Is selling evil?

Selling is evil or not depending on the question in the seller’s head.

Many networkers are afraid to admit they’re selling for fear that others will shy away from them. And it’s true, that IS how most people respond to sellers these days.

The reason? It’s the question networkers are focused on when they see you:

“How can I get this person to see the value of this product, buy it and stay on it?”

That’s the kind of question that makes the seller say and do anything to get us to buy even if the thing is totally irrelevant to us. Evil.

Here’s a different question a seller might have in their mind as they’re looking for customers. It’s designed to 1) find the right person for your product 2) earn that person’s trust and 3) gain credibility:

“What goal might my potential customer have, that I can help them move a step or two closer to?”

That means you have to know where your potential customer would like to be that they’re not, yet, as it relates to what you have to offer them. Your job is to move them closer to it, even one step. And it will probably not include selling your product yet.

How could you know where your potential customer might want to be, where you can help move them toward that place?

Ask yourself: What has the product done for you? From where to where did it move you in some part of your life?

This is step one in defining who your best potential customer is – when you’ve identified someone whom you can help get to where THEY want to be – just like your product helped YOU get someplace you wanted to be.

Make sense?

P.S. This is a mini version of the piece, plus exercise, that subscribers to the Customer Enchilada Priority Notification upcoming expanded program got today.

About the author

Kim Klaver


  • Dear Kim,

    For years I have practiced this type of selling, although initially I was trained that everyone was fair game.

    I have tried to explain the difference by teaching trainee that they should be looking for ways to do something FOR their potential customers instead of doing something TO their customer. For example, Ms. Customer is very excited about reducing her energy costs with her replacement window rather that I got her to bite at $24,000.

    The greed factor we all carry around to greater or lesser degree is what causes most salespeople to practice “evil”. It is hard to over come until you learn to take the focus off yourself and genuinely look for ways to help your potential customer get what they want. I am not talking about some hypothetical euphoria derived from involvement in your program. I am speaking of solid product benefits that are right on target with the potential customers desires and goals. Something that is deliverable in reality, not in a dream.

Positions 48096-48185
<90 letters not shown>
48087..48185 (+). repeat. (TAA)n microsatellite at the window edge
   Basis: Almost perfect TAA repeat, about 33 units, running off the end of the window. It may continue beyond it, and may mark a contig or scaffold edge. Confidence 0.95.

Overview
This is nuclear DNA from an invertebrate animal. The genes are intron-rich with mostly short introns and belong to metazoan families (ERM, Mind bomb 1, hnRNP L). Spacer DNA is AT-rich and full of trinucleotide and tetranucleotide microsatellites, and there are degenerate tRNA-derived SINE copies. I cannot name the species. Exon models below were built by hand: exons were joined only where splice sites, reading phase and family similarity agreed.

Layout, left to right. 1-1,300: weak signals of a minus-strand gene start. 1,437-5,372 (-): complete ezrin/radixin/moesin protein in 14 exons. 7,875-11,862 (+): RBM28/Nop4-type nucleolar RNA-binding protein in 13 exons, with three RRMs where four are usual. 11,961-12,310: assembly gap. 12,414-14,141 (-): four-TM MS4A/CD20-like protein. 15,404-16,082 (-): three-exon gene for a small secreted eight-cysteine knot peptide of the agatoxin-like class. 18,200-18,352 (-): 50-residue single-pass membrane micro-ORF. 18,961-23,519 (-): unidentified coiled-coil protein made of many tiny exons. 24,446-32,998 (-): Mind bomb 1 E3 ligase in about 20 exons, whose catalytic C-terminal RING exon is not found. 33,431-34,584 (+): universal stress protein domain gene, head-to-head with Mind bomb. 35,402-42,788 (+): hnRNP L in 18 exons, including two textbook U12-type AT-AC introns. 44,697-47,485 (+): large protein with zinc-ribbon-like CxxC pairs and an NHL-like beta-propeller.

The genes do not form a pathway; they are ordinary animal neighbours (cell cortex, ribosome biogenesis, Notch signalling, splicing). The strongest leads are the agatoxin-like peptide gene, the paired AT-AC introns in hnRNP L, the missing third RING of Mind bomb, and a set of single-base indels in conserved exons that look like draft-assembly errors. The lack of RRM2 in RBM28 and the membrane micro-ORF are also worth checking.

Kim, you asked how a salesperson can know where that potential customer wants to be? In my primary business we filter (marketing) for the ideal client for us and then we communicate with them to determine if we can deliver want they want. In fact one question that I use a lot is, “How do you picture this in your mind when we are finished?”

    Do it for ’em, not to ’em,
    Tom Doiron

  • Selling is not “evil”, however, when most people think of selling,they think of the salespeople that jump on you the second you hit the used car lot, the clothing store, etc… These people are clearly paid on commission and they will do “whatever it takes” to make the sale.

    The difference is that they are limited to the time you are in that store, so they feel that they have to pounce.

    We are so much luckier because we are not limited to the time someone is in our “store”. We can do the right things BEFORE they enter our store so they already have a great view of us and our products.

    I recently helped a team member who was struggling because she wanted so badly to talk to nurses (someone like her) about the stresses they are under and how she has found products to help alleviate that stress. I taught her a no pressure way to be able to get in front of these nurses and talk to them about her products.

    It’s not as hard as it seems.

    ~Roxanne Green~

  • In our economy, nothing happens until somebody sells something. Sales is necessary. However, we can do without the highly annoying sales tactics.

    One way to differentiate yourself is to take “no” for an answer. Do not press for an appointment, overcome objections, or convince people. Simply find the ones who want what you have to offer. Use the right language to quickly find out.

    This removes pressure, builds mutual trust and respect, and more business gets done. You’ll also be less likely burn out and quit.

    Paul Eilers

  • >Is selling evil?

    Though not of course in any way resembling the usual connotation of ‘evil’, at times, sure it is – if you accept the dictionary definition of: ‘harmful; injurious; anything causing harm; morally bad or wrong.’

    Needn’t be though – when undertaken authentically with respect (for self and prospective client).

    >”How can I get this person to see the value of this product…?”

    Maybe there’s lessons to be learned from how people like Apple, Newman’s Own, J Peterman etcetera operate – rather than the usual MLM/Internet Marketing ‘power-packed’ dross. And, in terms of more-directly comparable product, the ‘charm’ of Method with their PeopleAgainstDirty pitch.

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